Broadly written legislation such as the unpopular Armed Forces Special Powers Act (AFSPA) and the Disturbed Areas Act allow security forces to search homes and arrest suspects without a warrant, shoot suspects on sight, and destroy buildings believed to house militants or arms. Under the AFSPA, prosecutions of security personnel cannot proceed without the approval of the central government, which is rarely granted. The state's Public Security Act allows detention without charge or trial for up to two years, though 2012 amendments barred the detention of minors under the law. Indian security personnel based in the state have continued to carry out arbitrary arrests and detentions, torture, forced disappearances, and custodial killings of suspected militants and their alleged civilian sympathizers. Newly elected chief minister Mufti Mohammad Sayeed said in March 2015 that the AFSPA would eventually be revoked in Jammu and Kashmir, but the BJP-PDP government did not pursue the matter during the year.
Militant groups based in Pakistan have killed pro-India politicians, public employees, suspected informers, members of rival factions, soldiers, and civilians. The militants also engage in kidnapping, extortion, and other forms of intimidation in Jammu and Kashmir. However, overall violence in the state has declined significantly in the past decade. A total of 147 civilians, security personnel, and militants were killed in militant-related violence in 2015, down from 193 deaths in 2014 and more than 1,000 in 2006.
A pattern of violence targeting Pandits, or Kashmiri Hindus, has forced several hundred thousand Hindus to flee their homes in the region over the years. Many continue to reside in refugee camps near Jammu. Other religious and ethnic minorities, such as Sikhs and Gurjars, have been targeted in the past, but such reports have dissipated in recent years. Local Sikh organizations expressed solidarity with the aspirations of the state's Muslim majority in the 2014 state assembly elections.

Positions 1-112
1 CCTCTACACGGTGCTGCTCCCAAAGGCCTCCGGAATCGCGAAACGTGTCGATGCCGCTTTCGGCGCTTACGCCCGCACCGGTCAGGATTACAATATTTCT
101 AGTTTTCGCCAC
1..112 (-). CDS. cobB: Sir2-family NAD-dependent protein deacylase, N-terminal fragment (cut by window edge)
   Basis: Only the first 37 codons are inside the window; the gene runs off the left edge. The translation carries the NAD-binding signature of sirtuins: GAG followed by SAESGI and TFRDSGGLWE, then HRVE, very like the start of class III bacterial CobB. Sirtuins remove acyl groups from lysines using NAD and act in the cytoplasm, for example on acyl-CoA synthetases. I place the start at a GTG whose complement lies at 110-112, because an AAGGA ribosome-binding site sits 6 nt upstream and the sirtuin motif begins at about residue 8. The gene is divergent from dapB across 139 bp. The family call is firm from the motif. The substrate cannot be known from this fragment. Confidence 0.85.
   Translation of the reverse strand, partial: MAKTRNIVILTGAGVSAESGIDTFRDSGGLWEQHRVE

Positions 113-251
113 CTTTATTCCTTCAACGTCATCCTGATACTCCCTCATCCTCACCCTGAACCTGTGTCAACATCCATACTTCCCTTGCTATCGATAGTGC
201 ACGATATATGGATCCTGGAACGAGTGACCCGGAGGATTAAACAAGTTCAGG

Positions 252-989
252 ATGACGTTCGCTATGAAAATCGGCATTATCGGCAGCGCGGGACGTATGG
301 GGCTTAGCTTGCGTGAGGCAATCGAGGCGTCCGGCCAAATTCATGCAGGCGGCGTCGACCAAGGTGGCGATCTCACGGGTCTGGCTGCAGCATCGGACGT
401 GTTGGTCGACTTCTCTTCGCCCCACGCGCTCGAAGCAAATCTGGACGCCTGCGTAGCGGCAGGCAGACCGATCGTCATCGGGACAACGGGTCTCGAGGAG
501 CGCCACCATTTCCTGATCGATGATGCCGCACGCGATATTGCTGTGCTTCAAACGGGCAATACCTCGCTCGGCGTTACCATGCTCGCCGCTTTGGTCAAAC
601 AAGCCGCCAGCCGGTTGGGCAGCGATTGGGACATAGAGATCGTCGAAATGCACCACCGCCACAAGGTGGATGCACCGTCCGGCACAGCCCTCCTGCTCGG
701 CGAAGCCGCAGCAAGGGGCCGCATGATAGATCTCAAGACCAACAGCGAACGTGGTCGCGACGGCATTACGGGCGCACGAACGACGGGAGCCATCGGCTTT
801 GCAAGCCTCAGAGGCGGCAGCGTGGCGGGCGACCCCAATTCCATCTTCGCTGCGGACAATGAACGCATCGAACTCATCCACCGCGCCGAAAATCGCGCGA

G. Personal Autonomy and Individual Rights: 8 / 16
Freedom of movement is curtailed by both state and federal authorities. The Indian government restricts the travel of foreigners and other Indian citizens to sensitive areas within Jammu and Kashmir, and internal movement is disrupted by roadblocks, checkpoints, and periodic protest-related shutdowns or curfews. Kashmiri residents face delays of up to two years to obtain and renew passports due to heightened levels of scrutiny. Property rights are undermined by displacement and military activity related to the conflict, and the regulatory environment constrains the establishment and operation of new businesses.
Women face some societal discrimination as well as domestic violence and other forms of abuse. Female civilians continue to be subjected to harassment, intimidation, and violent attacks, including rape and murder, at the hands of both the security forces and militant groups. In 2014, a telephone service was established in the state to provide support free of charge to women who have been victims of harassment or abuse. Women are underrepresented in government, though the chief minister's daughter, Mehbooba Mufti Sayeed, is president of the PDP and a member of the Indian parliament.
Scoring Key: X / Y (Z)
X = Score Received
Y = Best Possible Score
Z = Change from Previous Year